From “Roses of Picardy” I learned about love, long before I had to go through its vicissitudes.   From “Harlem Nocturne” I learned the blues, long before I failed at anything important.  These are just two of the melodies that introduced me to the world, prepared me for what was to come, and stick with me even as life turns into memory.  According to Dr. Sacks, they’ll stick with me even if I lose my memory, because they’re hidden in a deeper place. 

Today you can find these tunes on Youtube, of course, as I did to supplement my remembered fragments.  But don’t expect the same experience I had as an adolescent.   I can’t locate the originals on the web; the links provided above are the best approximation I could find to my memories.  But there are no links to my subjective experience.  It’s an effect not just of the tune, but also of the listener, the time and the place.

Still, you can tell us about your tunes, if you have melodies that mean something for you.  Write me or use the space to comment below.  

-- Copyright 2014 by Tom Phillips


  1. Very insightful, and deeply personalized, Tom you could be a fine music critic....Seriously, I was relating my similar experience with the Grammy Spectacle, and felt that lack of melody, supplanted with insincere emoting and overblown tinsel, I wanted the music, to move me somehow, I didn't know what was missing, as a basic and necessary component, its the melody, if it doesn't swing, it don't mean a thing......Kerry

  2. I didn't get a chance to see the Grammys and I do agree with you to a point about modern melody and the lack thereof, but, modern music reflects the modern age, part of the reason you enjoyed the old waltzes and the tin-pan alley hummables is specifically because you had to fire up the old Victrola to listen to it! It was the height of modern technology at it's time and part of the reason you enjoyed it so much, it made you feel current and hip to modern progress. Music reflects the culture around it and in our new demographic, African and Latin rhythms are infused into everything we hear today, from Howlin' Wolf to Daft Punk and all of Rock 'n roll in between. Digital bleeps and blorps sampling, sequencing, found sounds...those are the new instruments! and Ain't no going back now pops...LOVE YOU DAD!!!!!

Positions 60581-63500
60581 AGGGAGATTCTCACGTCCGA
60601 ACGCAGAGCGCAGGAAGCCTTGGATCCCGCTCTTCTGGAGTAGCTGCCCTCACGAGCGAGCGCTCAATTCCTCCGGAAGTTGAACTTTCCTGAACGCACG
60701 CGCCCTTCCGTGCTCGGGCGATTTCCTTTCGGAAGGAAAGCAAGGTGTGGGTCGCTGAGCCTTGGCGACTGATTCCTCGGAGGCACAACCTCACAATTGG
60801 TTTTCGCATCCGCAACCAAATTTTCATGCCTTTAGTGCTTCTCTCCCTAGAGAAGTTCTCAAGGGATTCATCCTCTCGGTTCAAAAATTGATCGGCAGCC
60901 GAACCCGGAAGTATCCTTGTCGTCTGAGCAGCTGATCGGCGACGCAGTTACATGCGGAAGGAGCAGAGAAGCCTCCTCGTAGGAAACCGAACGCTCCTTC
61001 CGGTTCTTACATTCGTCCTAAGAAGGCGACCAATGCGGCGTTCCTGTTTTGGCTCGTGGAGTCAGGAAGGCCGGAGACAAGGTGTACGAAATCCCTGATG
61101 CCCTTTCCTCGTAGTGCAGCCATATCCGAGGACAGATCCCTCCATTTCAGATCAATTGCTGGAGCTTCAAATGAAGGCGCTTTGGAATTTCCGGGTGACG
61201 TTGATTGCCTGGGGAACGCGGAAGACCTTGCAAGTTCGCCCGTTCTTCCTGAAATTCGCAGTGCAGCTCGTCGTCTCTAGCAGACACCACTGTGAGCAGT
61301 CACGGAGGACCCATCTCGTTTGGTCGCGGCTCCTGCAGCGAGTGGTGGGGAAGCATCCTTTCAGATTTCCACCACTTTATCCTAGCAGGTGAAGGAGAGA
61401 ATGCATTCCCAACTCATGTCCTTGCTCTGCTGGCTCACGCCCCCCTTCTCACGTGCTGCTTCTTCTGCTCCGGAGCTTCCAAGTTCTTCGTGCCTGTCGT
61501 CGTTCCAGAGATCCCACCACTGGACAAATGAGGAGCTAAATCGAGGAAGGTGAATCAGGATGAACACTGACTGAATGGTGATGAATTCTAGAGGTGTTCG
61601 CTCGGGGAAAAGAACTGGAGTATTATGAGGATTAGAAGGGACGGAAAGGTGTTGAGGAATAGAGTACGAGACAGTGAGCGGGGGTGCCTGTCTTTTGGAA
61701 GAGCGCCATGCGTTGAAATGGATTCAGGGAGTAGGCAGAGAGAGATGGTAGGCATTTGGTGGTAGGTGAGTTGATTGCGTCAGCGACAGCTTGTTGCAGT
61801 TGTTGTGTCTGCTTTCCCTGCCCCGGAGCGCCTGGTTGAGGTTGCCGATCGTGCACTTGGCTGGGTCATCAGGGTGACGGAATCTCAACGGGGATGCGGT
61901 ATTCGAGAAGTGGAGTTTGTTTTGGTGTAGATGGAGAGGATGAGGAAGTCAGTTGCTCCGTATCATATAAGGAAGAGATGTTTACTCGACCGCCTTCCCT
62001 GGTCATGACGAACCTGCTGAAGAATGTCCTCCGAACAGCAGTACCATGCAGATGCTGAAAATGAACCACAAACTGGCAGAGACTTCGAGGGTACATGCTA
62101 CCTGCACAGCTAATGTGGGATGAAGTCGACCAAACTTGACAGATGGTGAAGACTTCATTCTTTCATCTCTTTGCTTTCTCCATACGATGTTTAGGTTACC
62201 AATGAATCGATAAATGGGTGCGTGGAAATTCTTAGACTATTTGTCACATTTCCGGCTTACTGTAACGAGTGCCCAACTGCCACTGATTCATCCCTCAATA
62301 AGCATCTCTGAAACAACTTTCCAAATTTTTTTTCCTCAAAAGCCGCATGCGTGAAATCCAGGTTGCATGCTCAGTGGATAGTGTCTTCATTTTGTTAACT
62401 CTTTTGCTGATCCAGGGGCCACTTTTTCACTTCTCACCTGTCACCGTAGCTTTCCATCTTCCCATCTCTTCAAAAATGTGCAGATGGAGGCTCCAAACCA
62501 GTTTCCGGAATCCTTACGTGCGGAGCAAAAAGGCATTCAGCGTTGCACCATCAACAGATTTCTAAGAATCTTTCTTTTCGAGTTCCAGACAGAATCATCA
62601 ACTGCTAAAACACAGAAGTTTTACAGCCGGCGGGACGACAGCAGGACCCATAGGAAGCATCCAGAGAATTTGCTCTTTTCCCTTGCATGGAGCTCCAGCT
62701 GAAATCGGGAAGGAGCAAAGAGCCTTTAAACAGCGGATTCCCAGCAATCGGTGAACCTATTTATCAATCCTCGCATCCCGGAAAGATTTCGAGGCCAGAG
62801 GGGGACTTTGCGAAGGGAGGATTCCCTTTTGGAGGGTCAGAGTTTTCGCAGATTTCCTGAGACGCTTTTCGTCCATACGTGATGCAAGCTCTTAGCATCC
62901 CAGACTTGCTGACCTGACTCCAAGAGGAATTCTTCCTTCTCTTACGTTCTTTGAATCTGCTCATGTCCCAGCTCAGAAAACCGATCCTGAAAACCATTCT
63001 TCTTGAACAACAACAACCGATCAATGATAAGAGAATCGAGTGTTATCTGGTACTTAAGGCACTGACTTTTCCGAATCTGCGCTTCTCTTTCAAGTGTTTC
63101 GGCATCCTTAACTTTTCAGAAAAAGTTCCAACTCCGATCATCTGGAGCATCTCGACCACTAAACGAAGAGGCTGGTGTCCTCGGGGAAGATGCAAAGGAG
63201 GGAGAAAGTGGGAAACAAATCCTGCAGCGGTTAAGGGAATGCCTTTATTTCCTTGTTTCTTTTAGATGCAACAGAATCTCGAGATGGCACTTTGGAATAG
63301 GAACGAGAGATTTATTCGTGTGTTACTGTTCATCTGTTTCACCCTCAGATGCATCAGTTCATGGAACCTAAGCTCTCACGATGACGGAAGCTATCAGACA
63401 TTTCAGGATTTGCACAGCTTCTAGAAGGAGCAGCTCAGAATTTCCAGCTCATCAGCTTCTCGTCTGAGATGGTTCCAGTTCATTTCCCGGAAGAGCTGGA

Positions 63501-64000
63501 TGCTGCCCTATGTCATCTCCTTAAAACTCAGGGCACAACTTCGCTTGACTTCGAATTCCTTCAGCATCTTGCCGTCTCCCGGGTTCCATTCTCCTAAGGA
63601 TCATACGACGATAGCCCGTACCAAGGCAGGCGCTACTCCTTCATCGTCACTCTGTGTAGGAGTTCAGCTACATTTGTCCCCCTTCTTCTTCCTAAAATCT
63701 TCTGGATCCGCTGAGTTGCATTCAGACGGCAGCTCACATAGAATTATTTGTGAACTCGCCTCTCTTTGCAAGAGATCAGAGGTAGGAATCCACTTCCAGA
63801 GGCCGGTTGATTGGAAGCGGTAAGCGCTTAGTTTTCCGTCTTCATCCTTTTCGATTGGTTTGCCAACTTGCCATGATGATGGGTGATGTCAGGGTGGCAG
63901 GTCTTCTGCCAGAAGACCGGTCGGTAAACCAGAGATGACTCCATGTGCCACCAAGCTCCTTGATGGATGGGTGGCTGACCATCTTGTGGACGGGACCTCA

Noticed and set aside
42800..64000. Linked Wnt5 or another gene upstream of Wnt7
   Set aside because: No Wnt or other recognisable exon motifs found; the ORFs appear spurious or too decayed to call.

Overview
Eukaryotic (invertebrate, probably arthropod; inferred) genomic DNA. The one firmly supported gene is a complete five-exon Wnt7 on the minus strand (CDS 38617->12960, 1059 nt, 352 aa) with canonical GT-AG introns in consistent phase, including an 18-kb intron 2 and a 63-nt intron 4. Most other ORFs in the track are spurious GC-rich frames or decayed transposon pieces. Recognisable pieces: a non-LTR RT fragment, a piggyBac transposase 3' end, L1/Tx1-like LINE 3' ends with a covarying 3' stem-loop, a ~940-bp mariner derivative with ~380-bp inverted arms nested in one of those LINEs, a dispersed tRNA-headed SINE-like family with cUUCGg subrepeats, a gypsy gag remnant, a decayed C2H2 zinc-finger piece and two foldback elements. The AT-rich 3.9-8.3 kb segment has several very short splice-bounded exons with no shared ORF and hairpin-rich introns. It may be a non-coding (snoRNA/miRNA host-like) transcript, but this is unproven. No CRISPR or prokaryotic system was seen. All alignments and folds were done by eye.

1. Dear Djangus Khan -- that's a very good point about the African and Latin rhythms.. but these are not incompatible with a beautiful melody (cf. "Besame Mucho," or "Girl from Ipanema.") As for the technology, it's true I thought Victrolas and jukeboxes were cool, but I never liked a song just because it came out of a jukebox, any more than you like a song for hearing it on an IPad. The melody, not the medium, is the message. So I'll stick with my prediction (especially after watching the Super Bowl halftime show) that someday soon, someone will discover that a few notes, strung together in a bewitching melody, can charm the world. Love you too, man!

  3. Great article Tom and great discussion. I especially enjoyed Djangus' insights. I learned a lot from this. Thanks!

  4. Love your ideas, writing and images, Tom! (And I love Harlem Nocturne!) This reminds me of my graduating recital from New England Conservatory of Music, in 1983, where I played a number of English dance tunes with my quartet Bare Necessities. At that time in the academic music composition world, electronic and 12-tone composition were where it was at. My most beloved teacher from NEC came to my recital, after having attended a program of "New Music" at Boston's Museum of Fine Arts--he reported having listened to a composer/performer who had just "discovered" a major triad and apparently sat at the piano on the stage and repeatedly played a C Major chord.. My teacher chuckled as he recounted having gone from that concert to my recital, where we unabashedly improvised on tonal melodies and harmonies, without trying to be "New Music." Worlds colliding ...